Mike Gray, author of The Death Game: Capital Punishment and the Luck of the Draw, was kind enough to send me a copy of his book and answer questions about it for my latest newspaper column. Unfortunately, he had little memory of the book or the topics covered… but here is a copy of his words, anyway.
GS: Here in Wisconsin, we do not have the death penalty. Do you see similar legal problems — such as the poor or minorities getting sentenced to life unfairly?
MG: I have no data but it seems impossible that poor or minorities are not suffering in Wisconsin as they are everywhere. People who can afford the best lawyers don’t get the death penalty, period. Same with draconian sentences.
GS: Which is the bigger legal hassle: the defense trying to prove a client innocent, or a prosecutor trying to sentence a guilty person to death, given all the appeals and loopholes?
MG: The answers vary from case to case and state to state.
GS: “Death Game” was published in 2003. What improvements (or setbacks) have happened since then?
MG: I haven’t kept track of developments but my impression from the newspapers is that support for the death penalty is waning nationally. I ascribe that to the dozen or more “death row innocence” cases in Illinois alone, with similar stories drifting in from Texas and elsewhere. There is no doubt now among well-informed critics that we have executed innocent people.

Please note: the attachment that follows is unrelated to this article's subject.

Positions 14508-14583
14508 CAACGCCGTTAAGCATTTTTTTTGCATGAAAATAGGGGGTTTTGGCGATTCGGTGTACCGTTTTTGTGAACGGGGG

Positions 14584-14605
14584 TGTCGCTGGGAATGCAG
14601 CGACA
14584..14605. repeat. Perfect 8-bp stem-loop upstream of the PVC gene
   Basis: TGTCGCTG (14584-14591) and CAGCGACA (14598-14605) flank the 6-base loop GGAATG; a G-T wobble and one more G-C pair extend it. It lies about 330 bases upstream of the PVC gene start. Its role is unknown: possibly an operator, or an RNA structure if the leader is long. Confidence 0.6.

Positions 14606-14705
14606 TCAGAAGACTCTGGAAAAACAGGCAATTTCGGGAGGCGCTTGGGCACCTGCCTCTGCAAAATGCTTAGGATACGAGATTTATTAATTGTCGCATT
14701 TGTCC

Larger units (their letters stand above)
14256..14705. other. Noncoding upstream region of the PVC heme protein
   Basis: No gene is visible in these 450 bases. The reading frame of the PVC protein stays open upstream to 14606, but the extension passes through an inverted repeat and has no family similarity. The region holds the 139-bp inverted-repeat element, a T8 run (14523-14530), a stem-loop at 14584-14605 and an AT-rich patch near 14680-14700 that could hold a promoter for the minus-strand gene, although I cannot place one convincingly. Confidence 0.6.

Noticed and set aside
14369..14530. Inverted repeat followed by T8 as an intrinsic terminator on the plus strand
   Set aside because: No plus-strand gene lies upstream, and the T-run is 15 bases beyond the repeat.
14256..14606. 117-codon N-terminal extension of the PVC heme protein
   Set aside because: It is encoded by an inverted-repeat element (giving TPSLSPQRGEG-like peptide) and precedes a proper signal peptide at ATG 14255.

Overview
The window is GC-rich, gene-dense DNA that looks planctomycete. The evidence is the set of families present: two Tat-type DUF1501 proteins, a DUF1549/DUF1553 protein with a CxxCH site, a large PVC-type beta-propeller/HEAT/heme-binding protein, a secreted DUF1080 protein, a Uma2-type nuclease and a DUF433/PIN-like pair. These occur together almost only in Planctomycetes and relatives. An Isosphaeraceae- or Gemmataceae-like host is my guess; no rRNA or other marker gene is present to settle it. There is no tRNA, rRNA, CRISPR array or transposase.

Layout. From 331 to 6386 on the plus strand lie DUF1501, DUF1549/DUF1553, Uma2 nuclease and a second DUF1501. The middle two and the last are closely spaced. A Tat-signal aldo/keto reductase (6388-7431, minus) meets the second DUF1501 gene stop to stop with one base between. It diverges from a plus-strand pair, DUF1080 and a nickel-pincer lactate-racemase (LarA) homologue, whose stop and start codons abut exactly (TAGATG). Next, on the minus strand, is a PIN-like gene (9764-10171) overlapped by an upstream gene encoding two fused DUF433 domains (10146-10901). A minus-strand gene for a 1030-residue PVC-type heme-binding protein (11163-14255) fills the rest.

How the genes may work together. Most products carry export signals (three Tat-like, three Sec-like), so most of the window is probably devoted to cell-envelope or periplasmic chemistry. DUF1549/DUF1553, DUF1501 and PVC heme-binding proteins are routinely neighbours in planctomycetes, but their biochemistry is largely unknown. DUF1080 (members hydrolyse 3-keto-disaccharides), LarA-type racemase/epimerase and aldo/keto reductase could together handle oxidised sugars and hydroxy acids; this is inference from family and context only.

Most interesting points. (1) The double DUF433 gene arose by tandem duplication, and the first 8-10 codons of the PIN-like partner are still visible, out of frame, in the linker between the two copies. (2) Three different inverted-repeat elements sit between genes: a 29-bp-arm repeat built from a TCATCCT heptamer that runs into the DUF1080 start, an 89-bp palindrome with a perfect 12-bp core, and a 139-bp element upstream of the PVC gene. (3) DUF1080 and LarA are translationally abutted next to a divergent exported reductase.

GS: Is your concern with the death penalty more practical (costs, errors, etc.) or moral (all murder, even by the state, is wrong)?
MG: My primary concern in pragmatic. The death penalty doesn’t work. When everything is running smoothly you’re still talking about several years until the guilty party — if in fact he’s guilty — is actually subjected to execution. With life-without-parole the sentence begins immediately and the survivors can begin recovering instead of waiting years for vengeance that may never occur. That’s cruel and unusual punishment for the victims.
GS: I found one passage unclear, which may be due to my limited knowledge of the law. You said at one point the Supreme Court couldn’t hear Gary Graham’s case because a favorable outcome would create a new rule of law, which couldn’t be applied retroactively. Could you explain this, and how does it apply to the later Court decision to outlaw execution of minors?
MG: I can’t remember. Too long ago.